Assessments of anti-breast cancer activity and profiling of active compounds using LC-MS/MS from the Indonesian Agelas nakamurai

Tutik Murniasih Tri Aryono Hadi Peni Ahmadi Martha Sari Bustanussalam Bustanussalam Yuni Elsa Hadisaputri Masteria Yunovilsa Putra Siti Irma Rahmawati Dwi Wahyu Indriani   

Open Access   

Published:  Apr 03, 2024

DOI: 10.7324/JAPS.2024.158982
Abstract

Breast cancer is now one of the leading causes of death in women worldwide. Finding a cure is, therefore, critical for women’s health. Marine sponge-derived drugs have gained interest in breast cancer treatment. The development of marine natural products into cancer therapy includes several stages. It starts with the screening using the cytotoxic test method, a preclinical trial using the animal mode, and clinical trial phases I and II. In this study, we focus on the basic cytotoxic test to find the new source of anti-breast cancer compounds derived from Agelas nakamurai to know the potential for further investigation to become lead compounds. However, the anti-breast cancer potential of the Indonesian marine sponge A. nakamurai has never been studied. This study aimed to evaluate the anti-breast cancer potential of extract and fraction of A. nakamurai against epithelial human breast cancer cells (MDA-MB-231 and MCF-7 cells line) and to preliminary profile the known active compounds. The maceration using methanol was used for extraction and followed by partitioning with varied solvents [ethyl acetate (EtOAc), butanol, and water]. Fractionation was done using normal phase open column chromatography, and liquid chromatography-mass spectrometry/mass spectrometry (LC-MS/MS) was used for analyzing compounds. MDA-MB-231, MCF-7, and HEK-293 cell lines were used for biological activities. The chromatographic separation of the EtOAc fraction led to the F7 subfraction which strongly inhibits proliferation against the MDA-MD-231 (IC50: 10.677 μg/mL), MCF-7 (IC50: 15.154 μg/mL), and HEK-293 cells line. The LC-MS/MS data of active fraction F7 contained gelatin-D and ageloxime-D. This study reported that fraction 7 of A. nakamurai showed strong activity against MDA-MB-231, MCF-7, and HEK-293 cell lines. Further analysis will be carried out to know the mechanisms of action of active compounds.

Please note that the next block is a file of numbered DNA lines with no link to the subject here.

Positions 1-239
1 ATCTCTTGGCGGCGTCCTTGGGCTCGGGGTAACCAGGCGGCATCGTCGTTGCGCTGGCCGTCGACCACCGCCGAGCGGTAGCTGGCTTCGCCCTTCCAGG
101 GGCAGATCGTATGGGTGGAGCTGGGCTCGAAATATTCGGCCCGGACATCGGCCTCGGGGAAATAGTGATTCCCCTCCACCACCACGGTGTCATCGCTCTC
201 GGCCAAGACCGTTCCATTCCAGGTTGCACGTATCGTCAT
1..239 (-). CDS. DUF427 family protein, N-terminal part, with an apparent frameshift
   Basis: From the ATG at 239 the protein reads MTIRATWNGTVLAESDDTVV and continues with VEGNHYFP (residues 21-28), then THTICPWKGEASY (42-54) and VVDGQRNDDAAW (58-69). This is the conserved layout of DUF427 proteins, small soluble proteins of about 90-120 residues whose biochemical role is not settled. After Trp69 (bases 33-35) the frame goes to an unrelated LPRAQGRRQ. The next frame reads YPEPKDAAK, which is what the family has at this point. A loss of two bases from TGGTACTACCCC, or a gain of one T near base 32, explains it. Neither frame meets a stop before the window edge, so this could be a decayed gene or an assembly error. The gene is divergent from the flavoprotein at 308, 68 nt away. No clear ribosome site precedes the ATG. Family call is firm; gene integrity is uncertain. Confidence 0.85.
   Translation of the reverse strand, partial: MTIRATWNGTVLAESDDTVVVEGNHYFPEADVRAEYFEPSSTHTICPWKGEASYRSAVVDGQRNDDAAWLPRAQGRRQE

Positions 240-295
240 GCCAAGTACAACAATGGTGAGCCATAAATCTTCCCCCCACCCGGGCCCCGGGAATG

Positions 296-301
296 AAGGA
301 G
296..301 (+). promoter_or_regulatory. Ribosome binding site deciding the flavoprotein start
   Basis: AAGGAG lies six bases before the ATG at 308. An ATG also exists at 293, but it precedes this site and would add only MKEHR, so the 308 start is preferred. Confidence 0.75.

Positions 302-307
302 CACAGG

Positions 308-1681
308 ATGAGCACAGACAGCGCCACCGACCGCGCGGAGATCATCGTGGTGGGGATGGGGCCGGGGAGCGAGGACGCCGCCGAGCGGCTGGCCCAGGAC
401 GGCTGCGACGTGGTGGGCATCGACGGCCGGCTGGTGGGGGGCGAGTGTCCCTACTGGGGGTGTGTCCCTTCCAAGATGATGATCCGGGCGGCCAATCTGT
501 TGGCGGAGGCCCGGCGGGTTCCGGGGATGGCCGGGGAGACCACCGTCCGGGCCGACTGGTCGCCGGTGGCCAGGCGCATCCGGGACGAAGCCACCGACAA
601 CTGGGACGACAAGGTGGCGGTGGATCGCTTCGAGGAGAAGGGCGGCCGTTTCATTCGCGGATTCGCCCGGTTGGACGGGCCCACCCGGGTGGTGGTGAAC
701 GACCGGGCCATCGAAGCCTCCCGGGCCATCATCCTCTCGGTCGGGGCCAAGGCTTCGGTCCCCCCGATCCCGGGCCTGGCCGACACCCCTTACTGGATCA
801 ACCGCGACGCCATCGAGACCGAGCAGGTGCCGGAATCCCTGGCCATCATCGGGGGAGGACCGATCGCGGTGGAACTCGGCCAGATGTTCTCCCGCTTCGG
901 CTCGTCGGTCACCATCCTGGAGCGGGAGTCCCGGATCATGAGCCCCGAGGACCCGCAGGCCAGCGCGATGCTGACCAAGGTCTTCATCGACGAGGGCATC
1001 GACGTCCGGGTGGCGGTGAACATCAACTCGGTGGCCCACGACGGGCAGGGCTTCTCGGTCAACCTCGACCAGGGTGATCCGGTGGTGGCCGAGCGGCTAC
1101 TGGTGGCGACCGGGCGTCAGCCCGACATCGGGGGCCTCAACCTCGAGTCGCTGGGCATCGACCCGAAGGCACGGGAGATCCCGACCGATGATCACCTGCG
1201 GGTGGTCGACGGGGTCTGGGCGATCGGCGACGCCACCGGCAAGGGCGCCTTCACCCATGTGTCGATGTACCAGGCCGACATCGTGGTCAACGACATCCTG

Keyword:     Agelas nakamurai breast cancer active compound


Citation:

Murniasih T, Hadi TA, Ahmadi P, Sari M, Bustanussalam B, Hadisaputri YE, Putra MY, Rahmawati SI, Indriani DW. Assessments of anti-breast cancer activity and profiling of active compounds using LC-MS/MS from the Indonesian Agelas nakamurai. J Appl Pharm Sci. 2024;14(04):204–209. http://doi.org/10.7324/JAPS.2024.158982

Copyright: © The Author(s). This is an open-access article distributed under the Creative Commons Attribution License, which permits unrestricted use, distribution, and reproduction in any medium, provided the original work is properly cited.

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INTRODUCTION

Breast cancer has the highest prevalence in the world for women. Mostly for East Asia and African countries, there were 27/100,000 incidents [1]. Several government policies related to the handling of this cancer include the socialization of healthy living, early detection, improvement of health facilities, and the availability of drugs and vaccines. Currently, the availability of imported cancer drugs is very limited at prices that are not affordable for the lower middle class. This is a very crucial issue. The development of cancer drugs, both herbal and modern drugs for chemotherapy, is a priority. Developing cancer therapy from natural resources needed several steps as follows: basic screening to evaluate the cytotoxic effect on the targeted cancer cells, then a preclinical trial using an animal model, and finally, the full clinical test [2]. Cancer drug development research focuses primarily on terrestrial bioresources such as plants and microorganisms, with little attention paid to marine resources. The study of anticancer drugs in marine invertebrates differs from that of plants in that some plants can be used as herbal medicine, whereas studies of marine invertebrates are primarily interested in finding active lead compounds. Investigating natural products for cancer therapy is very important since 60% of cancer drugs were first found in nature [2]. Researchers studying natural products have discovered that marine organisms can produce active compounds. Between 1985 and 2012, 16,617 new compounds were discovered in marine organisms. Around 4,196 or 25.25% were active compounds, with 56% being anti-cancer [3]. Until 2016, 1,277 new compounds were isolated from marine organisms, 430 of which were from Indonesian sponges and belonged to 40 different genera [4].